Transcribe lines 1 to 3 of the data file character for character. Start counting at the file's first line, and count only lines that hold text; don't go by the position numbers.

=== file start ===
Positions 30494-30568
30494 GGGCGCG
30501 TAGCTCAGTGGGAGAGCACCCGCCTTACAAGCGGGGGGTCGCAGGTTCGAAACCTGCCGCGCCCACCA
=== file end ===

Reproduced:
Positions 30494-30568
30494 GGGCGCG
30501 TAGCTCAGTGGGAGAGCACCCGCCTTACAAGCGGGGGGTCGCAGGTTCGAAACCTGCCGCGCCCACCA